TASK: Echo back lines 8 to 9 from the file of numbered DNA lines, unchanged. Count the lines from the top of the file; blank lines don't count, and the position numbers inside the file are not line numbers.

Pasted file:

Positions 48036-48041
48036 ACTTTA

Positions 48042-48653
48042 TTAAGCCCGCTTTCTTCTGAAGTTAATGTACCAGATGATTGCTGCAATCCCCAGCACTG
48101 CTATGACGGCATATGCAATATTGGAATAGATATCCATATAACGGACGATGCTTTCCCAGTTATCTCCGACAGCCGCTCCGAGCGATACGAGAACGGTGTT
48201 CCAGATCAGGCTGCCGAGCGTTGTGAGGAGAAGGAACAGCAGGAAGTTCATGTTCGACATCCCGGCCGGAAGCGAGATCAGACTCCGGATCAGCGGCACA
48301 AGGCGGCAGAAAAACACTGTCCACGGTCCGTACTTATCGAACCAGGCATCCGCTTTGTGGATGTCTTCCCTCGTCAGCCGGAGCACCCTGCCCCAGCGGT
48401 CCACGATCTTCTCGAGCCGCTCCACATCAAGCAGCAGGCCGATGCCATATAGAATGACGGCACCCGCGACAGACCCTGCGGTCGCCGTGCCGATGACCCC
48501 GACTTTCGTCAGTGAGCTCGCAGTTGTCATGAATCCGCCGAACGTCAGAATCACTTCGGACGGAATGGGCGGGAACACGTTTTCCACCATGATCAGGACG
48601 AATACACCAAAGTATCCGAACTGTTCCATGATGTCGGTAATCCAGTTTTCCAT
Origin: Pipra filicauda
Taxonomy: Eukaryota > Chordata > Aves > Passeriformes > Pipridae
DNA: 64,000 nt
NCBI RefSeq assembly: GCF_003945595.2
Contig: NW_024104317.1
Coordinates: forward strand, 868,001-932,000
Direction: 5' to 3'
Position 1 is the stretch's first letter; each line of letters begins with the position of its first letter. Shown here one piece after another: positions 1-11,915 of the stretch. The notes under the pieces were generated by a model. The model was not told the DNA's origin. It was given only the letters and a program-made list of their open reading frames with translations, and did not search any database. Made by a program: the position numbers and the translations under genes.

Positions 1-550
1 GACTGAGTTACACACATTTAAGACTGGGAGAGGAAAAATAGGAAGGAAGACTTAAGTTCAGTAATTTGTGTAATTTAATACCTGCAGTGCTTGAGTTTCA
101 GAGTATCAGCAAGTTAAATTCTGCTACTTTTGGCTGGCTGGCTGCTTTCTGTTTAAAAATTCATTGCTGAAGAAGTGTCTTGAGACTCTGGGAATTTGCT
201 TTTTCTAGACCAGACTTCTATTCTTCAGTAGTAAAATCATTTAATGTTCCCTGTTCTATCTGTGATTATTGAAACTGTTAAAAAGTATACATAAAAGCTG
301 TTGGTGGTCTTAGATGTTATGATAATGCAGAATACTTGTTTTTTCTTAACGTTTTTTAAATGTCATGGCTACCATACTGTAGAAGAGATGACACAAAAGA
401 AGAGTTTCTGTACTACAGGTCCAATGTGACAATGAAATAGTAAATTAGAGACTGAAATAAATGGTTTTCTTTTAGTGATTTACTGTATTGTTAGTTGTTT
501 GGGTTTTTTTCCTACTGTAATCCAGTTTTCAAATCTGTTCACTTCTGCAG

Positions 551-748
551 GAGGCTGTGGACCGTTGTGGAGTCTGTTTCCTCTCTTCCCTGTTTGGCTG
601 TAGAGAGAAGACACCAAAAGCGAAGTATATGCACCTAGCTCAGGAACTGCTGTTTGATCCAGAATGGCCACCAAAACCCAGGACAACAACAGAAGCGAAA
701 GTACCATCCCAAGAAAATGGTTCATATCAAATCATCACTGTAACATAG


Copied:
48401 CCACGATCTTCTCGAGCCGCTCCACATCAAGCAGCAGGCCGATGCCATATAGAATGACGGCACCCGCGACAGACCCTGCGGTCGCCGTGCCGATGACCCC
48501 GACTTTCGTCAGTGAGCTCGCAGTTGTCATGAATCCGCCGAACGTCAGAATCACTTCGGACGGAATGGGCGGGAACACGTTTTCCACCATGATCAGGACG